I don't know about that. The Boston Massacre was hardly a massacre in that very few people actually died, and it occurred long ago to a generation that Americans today don't really identify with on an emotional level. Gettysburg was a battle between soldiers, and so was Pearl Harbor. Sure a lot of soldiers died and the pride of our navy was turned into burning wrecks and that's all horrible, but that still has nothing on 9/11. I don't think there's any other instance of ordinary Americans being killed en masse, so that makes 9/11 an unprecedented trauma in our history. Not only that but the attacks turned airliners, which were in a way peaceful symbols of America that you'd see on an everyday basis, into tools of death and destruction. Other countries like Russia and China have in the 20th century seen large numbers of their civilian population butchered by malicious foreigners for no reason, and I don't think they've coped with it particularly well even to the present day. Sure, the death toll of 9/11 was much less than the number of Russian and Chinese civilians killed in WWII, but I don't think America is going to get over this anytime soon either.

    As for the issue regarding the kindergarteners, I think it's best to just keep them in the dark until they're older. It's not that hard, after all school is where you learn most of your history so if you just avoid a subject the kids won't find out. Sure there's the internet, but kids being kids have limited vocabulary and knowledge so it's not like they'll find out on their own any more than we could've educated ourselves about politics or economics from reading newspapers when we were young.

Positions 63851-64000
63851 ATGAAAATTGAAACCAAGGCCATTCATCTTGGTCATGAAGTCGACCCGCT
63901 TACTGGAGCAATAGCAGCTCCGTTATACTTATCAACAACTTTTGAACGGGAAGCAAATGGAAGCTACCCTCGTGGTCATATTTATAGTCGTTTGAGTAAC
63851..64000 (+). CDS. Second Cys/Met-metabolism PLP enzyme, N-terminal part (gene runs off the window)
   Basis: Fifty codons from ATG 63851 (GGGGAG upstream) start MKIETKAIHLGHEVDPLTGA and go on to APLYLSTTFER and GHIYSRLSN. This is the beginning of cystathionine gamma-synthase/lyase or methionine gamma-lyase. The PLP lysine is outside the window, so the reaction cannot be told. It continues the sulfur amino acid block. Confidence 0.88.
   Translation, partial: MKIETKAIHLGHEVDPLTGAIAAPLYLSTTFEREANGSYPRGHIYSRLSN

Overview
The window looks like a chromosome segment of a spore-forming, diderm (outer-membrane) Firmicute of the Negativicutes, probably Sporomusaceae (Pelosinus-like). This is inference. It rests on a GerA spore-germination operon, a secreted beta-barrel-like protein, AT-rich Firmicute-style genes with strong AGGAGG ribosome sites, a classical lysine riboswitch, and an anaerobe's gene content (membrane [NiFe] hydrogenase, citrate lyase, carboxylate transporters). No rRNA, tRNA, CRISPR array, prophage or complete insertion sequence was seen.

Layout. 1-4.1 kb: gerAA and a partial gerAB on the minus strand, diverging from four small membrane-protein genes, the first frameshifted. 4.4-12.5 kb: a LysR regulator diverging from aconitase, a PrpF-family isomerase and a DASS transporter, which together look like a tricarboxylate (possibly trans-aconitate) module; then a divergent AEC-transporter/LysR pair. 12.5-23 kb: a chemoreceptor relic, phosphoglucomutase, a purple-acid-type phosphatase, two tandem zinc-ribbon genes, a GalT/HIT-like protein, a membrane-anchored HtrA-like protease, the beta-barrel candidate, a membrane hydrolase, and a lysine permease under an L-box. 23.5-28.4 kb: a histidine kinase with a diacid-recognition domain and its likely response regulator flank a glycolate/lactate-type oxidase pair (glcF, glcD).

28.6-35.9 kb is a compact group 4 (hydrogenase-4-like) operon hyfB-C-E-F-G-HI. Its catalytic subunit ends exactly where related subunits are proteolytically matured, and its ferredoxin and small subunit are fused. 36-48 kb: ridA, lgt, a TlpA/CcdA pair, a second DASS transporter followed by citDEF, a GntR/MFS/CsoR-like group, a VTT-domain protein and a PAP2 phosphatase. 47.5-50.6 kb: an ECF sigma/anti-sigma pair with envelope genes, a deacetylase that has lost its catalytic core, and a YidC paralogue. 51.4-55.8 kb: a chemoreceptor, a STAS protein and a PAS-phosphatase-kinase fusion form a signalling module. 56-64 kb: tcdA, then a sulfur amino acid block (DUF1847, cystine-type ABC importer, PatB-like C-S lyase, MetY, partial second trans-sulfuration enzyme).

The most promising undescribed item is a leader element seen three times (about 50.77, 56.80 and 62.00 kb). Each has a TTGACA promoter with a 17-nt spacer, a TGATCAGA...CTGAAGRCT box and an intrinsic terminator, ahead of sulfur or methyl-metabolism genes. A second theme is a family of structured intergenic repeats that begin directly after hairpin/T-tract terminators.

Last edited by Alpha-Red, Sep 11, 2012
  20. DarthLowBudget Force Ghost

    Member Since:
    Jan 17, 2004
    star 5
    Airliners are peaceful symbols? They were one of the major targets for terrorist attacks for most of the cold war.
    Last edited by DarthLowBudget, Sep 11, 2012
    jp-30 likes this.
  21. JackG Force Ghost

    Member Since:
    Aug 15, 2011
    star 4
    I don't mind when students learn about the attacks as long as they know why they happened, too. I don't feel that telling kids "bad Arab people destroyed the World Trade Centre because they're evil". America's imperialist foreign policy should be definitely cited so as not to create a wave of anti-Arabic sentiment. It's an interesting issue: telling the kids too early could result in lack of understanding but telling them when they're old enough to properly comprehend and understand the scenario means they've heard second-hand info up to that point, which can lead to misunderstandings.
  22. GargantuanThrillMachine Jedi Master

    Member Since:
    Sep 7, 2012
    star 1
    just lie to them about it. children are stupid.
  23. Rogue1-and-a-half Manager Emeritus who is writing his masterpiece

    Member Since:
    Nov 2, 2000
    star 7
    I would have been fine with never learning that people were capable of that kind of behavior. I had the privilege of being in college when it happened, so that's when I learned it. Even that's too young.